Dispatches From the Edge

Rounding Up the 2001 FronteraFest Long Fringe

Dispatches From the Edge
Photo By Bret Brookshire

7 Rooms to the Soul

by Ariel Dance Theatre

The Off Center

Running Time: 1 hr, 20 min

By the time we arrived to see Ariel Dance Theatre's 7 Rooms to the Soul, there was no room at the inn, so they squeezed us in on the side of the risers. Some of the dancing was lost due to the angle, but we didn't miss a moment of the multimedia feast for the eyes. There were several screens thoughtfully placed in the Austin Lyric Opera's Ducloux Hall and these screens featured sophisticated film montages combining computer graphics, video footage of the dancers, and simple, but gorgeous film loops that resembled pink light reflecting on water. We had the best seats, however, for the brilliant melding of Ariel's slow-motion roller skating lady, a recurring character throughout the performance, with looping footage of bridge structures whipping past her.

The dancers alternately resembled whirling dervishes or otherworldly beings in black, pieced-together overdresses. Legs jabbing through space, slashing arms, and powerful linear lines belied a softer underlayer of three-dimensional carving movements and the delicate pinks and reds of the costumes hidden beneath. One by one, each dancer disrobed to reveal the human aspect of himself/herself and was pulled back into the fold and re-robed in the black overdress.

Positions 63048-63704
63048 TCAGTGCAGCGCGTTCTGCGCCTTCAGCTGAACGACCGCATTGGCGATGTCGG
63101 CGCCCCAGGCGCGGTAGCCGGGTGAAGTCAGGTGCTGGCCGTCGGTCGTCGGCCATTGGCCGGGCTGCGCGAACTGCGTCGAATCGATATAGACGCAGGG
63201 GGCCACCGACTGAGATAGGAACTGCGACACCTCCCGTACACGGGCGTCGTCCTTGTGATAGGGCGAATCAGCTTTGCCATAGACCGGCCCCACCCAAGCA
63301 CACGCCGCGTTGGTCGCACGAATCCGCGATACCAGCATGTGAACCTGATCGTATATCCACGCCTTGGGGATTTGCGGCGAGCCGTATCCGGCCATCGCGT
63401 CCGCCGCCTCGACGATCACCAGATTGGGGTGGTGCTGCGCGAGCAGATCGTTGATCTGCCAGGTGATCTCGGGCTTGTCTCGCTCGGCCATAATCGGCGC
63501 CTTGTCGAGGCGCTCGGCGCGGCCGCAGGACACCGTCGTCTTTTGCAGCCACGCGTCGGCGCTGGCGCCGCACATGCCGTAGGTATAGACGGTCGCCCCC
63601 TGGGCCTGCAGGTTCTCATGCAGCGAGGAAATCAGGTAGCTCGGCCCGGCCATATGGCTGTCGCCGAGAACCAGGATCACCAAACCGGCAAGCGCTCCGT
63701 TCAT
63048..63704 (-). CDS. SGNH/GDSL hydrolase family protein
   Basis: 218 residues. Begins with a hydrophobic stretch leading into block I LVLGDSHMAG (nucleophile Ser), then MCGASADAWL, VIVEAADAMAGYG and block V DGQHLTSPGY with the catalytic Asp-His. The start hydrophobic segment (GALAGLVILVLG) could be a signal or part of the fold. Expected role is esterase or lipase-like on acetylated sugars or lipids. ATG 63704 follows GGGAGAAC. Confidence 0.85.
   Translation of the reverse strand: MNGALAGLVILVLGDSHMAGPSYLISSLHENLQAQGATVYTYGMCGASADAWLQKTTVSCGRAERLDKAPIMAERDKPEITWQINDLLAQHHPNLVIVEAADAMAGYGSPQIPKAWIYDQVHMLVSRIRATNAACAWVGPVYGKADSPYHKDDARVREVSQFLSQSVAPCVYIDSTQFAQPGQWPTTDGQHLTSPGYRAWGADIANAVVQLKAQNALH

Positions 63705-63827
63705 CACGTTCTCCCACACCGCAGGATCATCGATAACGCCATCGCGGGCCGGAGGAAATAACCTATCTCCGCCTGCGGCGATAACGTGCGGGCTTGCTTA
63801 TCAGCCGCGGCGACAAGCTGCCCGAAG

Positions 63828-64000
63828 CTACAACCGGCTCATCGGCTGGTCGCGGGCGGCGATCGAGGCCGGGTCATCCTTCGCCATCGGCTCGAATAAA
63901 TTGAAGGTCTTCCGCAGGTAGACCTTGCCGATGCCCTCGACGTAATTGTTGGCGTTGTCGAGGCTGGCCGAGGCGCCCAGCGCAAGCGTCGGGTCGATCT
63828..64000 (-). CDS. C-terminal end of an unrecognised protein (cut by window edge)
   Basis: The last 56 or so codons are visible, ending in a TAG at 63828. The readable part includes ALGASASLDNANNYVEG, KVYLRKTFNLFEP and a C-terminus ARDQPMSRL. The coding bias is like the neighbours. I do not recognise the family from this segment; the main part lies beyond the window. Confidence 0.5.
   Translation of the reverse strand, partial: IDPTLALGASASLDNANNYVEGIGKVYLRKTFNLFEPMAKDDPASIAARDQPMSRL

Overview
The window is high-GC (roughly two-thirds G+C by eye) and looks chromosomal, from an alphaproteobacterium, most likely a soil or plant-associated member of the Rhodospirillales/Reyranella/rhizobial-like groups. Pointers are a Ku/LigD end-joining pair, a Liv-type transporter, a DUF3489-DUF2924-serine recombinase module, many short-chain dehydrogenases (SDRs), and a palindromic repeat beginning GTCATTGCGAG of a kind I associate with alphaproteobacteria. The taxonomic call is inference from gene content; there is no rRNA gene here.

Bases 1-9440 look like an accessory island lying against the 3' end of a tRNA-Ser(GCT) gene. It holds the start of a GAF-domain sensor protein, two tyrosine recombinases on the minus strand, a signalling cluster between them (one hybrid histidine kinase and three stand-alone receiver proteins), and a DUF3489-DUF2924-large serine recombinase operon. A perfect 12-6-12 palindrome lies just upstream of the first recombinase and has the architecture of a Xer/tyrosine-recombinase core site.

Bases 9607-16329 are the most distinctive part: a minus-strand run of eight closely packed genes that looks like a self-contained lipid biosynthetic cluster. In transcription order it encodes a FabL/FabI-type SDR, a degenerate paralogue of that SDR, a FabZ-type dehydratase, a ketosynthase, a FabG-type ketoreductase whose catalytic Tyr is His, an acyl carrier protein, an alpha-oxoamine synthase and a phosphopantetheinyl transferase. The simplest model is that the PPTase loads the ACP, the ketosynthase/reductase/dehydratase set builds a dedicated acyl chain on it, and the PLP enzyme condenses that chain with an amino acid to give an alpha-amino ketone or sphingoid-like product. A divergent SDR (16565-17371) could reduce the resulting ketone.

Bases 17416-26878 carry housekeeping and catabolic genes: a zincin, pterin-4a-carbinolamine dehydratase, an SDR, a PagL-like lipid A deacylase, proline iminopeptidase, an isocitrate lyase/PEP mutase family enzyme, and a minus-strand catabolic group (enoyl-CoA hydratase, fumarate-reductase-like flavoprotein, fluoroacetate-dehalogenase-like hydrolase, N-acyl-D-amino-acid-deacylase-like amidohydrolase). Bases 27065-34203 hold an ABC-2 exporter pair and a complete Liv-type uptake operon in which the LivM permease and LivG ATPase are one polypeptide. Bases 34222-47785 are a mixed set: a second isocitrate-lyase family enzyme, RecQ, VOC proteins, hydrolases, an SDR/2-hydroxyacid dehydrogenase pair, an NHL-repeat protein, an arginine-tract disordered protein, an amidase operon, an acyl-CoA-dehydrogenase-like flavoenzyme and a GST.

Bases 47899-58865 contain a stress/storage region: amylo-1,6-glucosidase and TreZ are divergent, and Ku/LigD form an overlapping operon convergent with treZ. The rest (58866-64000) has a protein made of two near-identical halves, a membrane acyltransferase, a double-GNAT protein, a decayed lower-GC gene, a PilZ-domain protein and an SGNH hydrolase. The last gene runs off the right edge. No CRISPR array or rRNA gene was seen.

Incorporated within the performance was the Golden Arm Trio, this time six members strong, providing a mix of discordant percussive and melodic music perfectly attuned to the action onstage, and four Austin Lyric Opera singers, also dressed in black overdresses, who alternately framed the action onstage and wandered around and even through the audience.

There were lovely moments threaded throughout the show, but the pace and spirit often faltered -- bogged down amid lengthy cycles and repetitions for each of the seven dancers. Choice moments included framing the stage with silent, breathing walls of prone bodies and three hat ladies performing successive canons with fluid, floating arms and earthbound, scooting feet followed by a male echo of the locomotion across the stage. Particularly riveting was the engaging technical prowess and confrontational posture of dancer Whitney Hocke, who performed a brief looping phrase of percussive shudders before collapsing into an embrace. Kudos to Ariel and crew for creating a gobo-studded, beautifully lighted, and media-rich environment for the dancers and for producing glimmers of dance-theatre in the Bausch tradition -- a new direction, perhaps? (Thursday, Feb. 1, 7:30pm; Friday, Feb. 2, 5:30pm; Saturday, Feb. 3, 9:15pm; Sunday, Feb. 4, 7pm)

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